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Dangerous delusions about your website that can hurt your small business

In a prior post on website integration, I discussed the woes of not taking your site development seriously, along with the potential consequences and dynamics involved with not including it as part of the business model.  In this post, I’m going to take this a step further and build on these concepts, as they are important for your success as a small business.  If managers and owners don’t initially have buy-in to a website project, not only can it get left out of business planning, budgeting and integration, but there can be a cloud of pre-established beliefs based on anger, fear, ignorance, and ego, all of which will egregiously impact the success of the site project.

So what is this all about, really?

Let’s start by stating what a delusional belief is.  By definition, Merriam-Webster defines it as:

something that is falsely or delusively believed or propagated, and
a persistent false psychotic belief regarding the self or persons or objects outside the self that is maintained despite indisputable evidence to the contrary.

Breaking this down into simpler forms, some owners and managers may have belief systems built on falsehoods, biases, and learned behavior, and this can be managed, but is difficult to deal with without much pain and suffering on the part of the consultant or developer that has to conduct business with a client with these filters.  These beliefs typically take a long time to develop, and over that time, they can be self-reinforced and self-serving.  In some extreme cases, they can be signs of emotional and psychological instability, especially when combined with project failures, employee turnover, and multiple contractors or consultants who have bailed on contracts.  There are warning signs to be aware of, especially owners, as they need to be intuitive about what their managers are doing in their company.

The fallout can be far-reaching for your small business website.

This can impact a website project in numerous ways, from how the project’s perceived value is assessed, to how much funding it gets, to even ego-driven approaches, such as negating professionals and attempting to do the work themselves, only to hire professionals back soon after to bail them out when it all fails (and it usually does).  This behavior may also be cyclic in nature.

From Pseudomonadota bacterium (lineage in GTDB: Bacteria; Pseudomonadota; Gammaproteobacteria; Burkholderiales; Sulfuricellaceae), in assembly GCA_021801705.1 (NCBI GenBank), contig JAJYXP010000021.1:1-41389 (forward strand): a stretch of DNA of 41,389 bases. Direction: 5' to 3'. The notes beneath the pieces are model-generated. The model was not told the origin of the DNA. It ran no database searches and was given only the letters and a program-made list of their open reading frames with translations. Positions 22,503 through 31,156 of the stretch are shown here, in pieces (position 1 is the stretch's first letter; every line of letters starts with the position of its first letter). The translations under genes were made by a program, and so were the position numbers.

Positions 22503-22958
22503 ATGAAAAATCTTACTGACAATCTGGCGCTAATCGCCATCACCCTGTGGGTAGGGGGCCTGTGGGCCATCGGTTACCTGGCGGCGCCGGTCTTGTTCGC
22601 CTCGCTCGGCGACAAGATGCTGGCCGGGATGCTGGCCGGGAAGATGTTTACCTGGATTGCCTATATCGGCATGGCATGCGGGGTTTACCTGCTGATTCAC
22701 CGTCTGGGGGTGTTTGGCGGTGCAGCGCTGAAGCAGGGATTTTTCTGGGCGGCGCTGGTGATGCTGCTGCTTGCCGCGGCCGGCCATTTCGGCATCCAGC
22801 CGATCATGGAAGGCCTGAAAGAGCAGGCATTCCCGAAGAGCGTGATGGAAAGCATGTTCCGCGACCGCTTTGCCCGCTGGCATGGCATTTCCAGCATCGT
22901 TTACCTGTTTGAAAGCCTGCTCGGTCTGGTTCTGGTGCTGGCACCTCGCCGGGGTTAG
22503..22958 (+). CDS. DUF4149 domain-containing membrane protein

In a scenario like this, small businesses that suffer from these errors in thought generally show outward symptoms of this managerial dysfunction. Examples of delusions could manifest as:

  • Websites that are constantly changing out content and strategy almost on a weekly basis,
  • Sites that are self-designed without professional intervention and consultation,
  • A belief that if a site simply exists, that profitability will increase and business will pour in,
  • A failure to listen to contractual or in-house web developers and their expertise, and pushing unconventional, unethical, or non-standard practices on the developers, because the “manager knows best”,
  • Wanting features because others have them (i.e., lead generation, mail lists, etc.), collecting the data, and then failing to establish an actual plan to follow through and use that data to acquire sales,
  • Making the mistake of examining competitors and judging their website success or failure only by what they see on the website, without any knowledge of the underlying infrastructure, marketing, advertising, or other mitigating factors,
  • That marketing dollars aren’t needed on the website, and that it can be built cheaply as possible and be successful, thereby saving the company money (a huge falsehood).

The list can go on, right?  It certainly can, and it’s creates a very serious laugh or cry scenario (or both).